Mark: Valuation is certainly more of an art than a science when it comes to special or unique copies like these. We’re led by data such as recent auction results (for which proved an invaluable resource), but there is also a very human element to valuation in which we must weigh up the relative strengths of different presentation inscriptions or the condition of dust-jackets. Although the books in this collection come from such an iconic library, your readers will note that the estimates themselves do not factor in the provenance.

CC: How you have seen the demand for Christie change over the years and how you expect it to change in the future?

Mark: Easy access to auction catalogues and bookseller listings around the globe has meant that collectors now have a clearer picture of their chosen field than ever. For Christie, this has confirmed the true rarity of certain titles, or the difficulty of obtaining copies of certain titles in dust-jackets, and we have seen the prices for such special copies rise accordingly. While it’s impossible to talk definitively about the future, I would be confident that the name Agatha Christie and the names Hercule Poirot and Miss Marple will continue to endure and retain a special place in the minds of readers.

CC: How does Christie's Auctions source the information it needs to catalogue the Agatha Christie collection?

Mark: In the absence of a comprehensive Agatha Christie printed bibliography, has been exceedingly helpful during the cataloguing process. The attention paid to issue points and questions of chronology is particularly useful, while of course the close monitoring of the marketplace has provided a better overview of current prices than is available anywhere else.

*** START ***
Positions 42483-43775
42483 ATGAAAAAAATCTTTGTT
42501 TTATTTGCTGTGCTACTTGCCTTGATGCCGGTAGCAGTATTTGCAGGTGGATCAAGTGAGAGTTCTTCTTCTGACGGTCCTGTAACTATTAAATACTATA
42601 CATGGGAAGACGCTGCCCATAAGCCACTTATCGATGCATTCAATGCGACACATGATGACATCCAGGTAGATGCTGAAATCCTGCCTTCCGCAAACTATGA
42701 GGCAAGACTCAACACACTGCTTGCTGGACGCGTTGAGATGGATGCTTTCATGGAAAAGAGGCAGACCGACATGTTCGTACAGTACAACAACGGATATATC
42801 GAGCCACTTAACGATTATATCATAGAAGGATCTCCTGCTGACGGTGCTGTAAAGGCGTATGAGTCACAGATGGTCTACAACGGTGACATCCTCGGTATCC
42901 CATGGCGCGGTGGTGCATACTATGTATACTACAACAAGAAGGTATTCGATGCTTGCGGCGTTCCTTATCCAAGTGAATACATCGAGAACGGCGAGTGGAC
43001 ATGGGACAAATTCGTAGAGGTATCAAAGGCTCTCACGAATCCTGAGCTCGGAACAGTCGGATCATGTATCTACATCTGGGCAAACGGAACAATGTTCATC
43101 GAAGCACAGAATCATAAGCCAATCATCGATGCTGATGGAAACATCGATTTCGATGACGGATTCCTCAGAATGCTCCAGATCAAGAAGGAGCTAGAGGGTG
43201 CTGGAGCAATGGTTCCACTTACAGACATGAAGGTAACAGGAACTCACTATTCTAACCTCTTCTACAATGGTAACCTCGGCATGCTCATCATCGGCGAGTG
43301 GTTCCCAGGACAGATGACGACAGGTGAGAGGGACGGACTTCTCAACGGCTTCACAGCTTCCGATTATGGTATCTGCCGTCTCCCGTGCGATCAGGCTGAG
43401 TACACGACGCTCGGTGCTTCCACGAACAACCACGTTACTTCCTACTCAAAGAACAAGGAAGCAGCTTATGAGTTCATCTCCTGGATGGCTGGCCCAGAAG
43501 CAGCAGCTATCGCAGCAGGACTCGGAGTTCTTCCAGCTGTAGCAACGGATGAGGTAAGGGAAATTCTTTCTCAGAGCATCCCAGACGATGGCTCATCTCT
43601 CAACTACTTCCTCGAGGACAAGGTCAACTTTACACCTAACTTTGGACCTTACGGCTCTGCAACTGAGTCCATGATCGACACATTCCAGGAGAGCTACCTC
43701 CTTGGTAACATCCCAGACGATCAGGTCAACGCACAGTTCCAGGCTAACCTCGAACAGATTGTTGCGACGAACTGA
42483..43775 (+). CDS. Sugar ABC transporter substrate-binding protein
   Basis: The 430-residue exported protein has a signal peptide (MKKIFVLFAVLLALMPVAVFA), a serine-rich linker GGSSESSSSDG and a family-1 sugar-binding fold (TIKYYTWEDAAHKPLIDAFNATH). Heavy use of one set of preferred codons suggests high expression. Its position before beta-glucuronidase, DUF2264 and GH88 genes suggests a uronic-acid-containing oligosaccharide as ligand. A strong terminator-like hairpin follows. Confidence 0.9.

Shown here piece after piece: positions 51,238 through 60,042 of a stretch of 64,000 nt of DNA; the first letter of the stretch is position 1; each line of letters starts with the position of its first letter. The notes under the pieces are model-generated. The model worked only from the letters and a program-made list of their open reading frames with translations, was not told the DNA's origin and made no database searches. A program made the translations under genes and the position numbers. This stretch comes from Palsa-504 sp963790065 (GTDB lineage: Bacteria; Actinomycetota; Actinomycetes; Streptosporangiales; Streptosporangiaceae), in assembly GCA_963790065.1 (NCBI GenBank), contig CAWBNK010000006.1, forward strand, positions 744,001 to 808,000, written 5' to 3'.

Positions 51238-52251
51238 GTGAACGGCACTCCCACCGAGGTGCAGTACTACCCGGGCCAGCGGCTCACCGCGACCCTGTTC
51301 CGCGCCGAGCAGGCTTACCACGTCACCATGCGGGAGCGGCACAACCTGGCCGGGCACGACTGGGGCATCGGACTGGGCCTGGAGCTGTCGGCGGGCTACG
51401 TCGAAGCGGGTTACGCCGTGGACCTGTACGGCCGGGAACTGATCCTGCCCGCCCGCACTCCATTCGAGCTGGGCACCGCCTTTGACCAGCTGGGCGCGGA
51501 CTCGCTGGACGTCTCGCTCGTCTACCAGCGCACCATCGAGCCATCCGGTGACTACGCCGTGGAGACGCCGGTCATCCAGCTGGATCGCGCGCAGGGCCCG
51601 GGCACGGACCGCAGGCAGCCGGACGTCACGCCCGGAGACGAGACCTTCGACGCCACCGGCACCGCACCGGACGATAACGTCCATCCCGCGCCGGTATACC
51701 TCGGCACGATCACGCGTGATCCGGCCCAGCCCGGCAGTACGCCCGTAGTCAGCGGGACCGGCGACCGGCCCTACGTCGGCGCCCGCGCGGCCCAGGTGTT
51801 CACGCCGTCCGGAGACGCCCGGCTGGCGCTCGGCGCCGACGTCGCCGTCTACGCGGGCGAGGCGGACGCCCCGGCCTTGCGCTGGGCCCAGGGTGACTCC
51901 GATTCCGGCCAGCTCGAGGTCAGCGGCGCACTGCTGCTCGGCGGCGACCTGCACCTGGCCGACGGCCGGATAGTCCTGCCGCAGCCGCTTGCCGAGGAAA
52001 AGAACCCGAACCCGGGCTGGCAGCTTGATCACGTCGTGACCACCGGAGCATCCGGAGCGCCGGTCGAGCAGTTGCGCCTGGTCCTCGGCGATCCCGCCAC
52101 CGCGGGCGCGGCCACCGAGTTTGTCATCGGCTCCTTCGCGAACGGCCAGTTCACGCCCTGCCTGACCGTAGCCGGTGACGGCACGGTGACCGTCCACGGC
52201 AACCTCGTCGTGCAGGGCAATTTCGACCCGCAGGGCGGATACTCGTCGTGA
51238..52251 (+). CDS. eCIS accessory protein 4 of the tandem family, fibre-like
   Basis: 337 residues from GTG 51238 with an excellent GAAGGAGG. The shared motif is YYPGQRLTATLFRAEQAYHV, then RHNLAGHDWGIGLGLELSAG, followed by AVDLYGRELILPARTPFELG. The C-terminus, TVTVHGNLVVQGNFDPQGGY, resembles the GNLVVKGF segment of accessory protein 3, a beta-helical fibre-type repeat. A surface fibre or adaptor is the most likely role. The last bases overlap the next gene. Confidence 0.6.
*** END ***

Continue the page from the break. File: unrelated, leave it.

CC: Any closing thoughts / comments?

Mark: I encourage those within easy reach of London to visit the public exhibition of this collection from 20-27 September. It is, as always, free to enter and this is a superb chance to see some rarities of Christie’s bibliography. Otherwise, your readers can get me in touch with me directly at and I’ll be delighted to send detailed imagery and cataloguing. If you are interested in acquiring a printed catalogue of the collection, click here:


I want to thank Mark for taking the time to share his insights into this wonderful auction and to offer up the ability to connect with him directly for details and images. My complete review of Part I (the live auction) can be read on our website or by clicking this link. The review of Part II will be posted very soon. If you haven't yet subscribed to my website, please do. Those who subscribe will receive an email everytime an article is posted and will have the ability to comment on them. To subscribe click here.

Lastly, I look forward to presenting at the International Agatha Christie Festival in just a few weeks. My presention "Agatha Christie on Stage: From Playscripts to Programmes" will be held at 3pm on Friday 15th September. Attendees will receive a complimentary Agatha Christie playscript while supplies last - I have approximately 100 available so we should be fine! They are courtesy of Samuel French publishing. For more information on my event, how to book tickets, or the full festival agenda click here.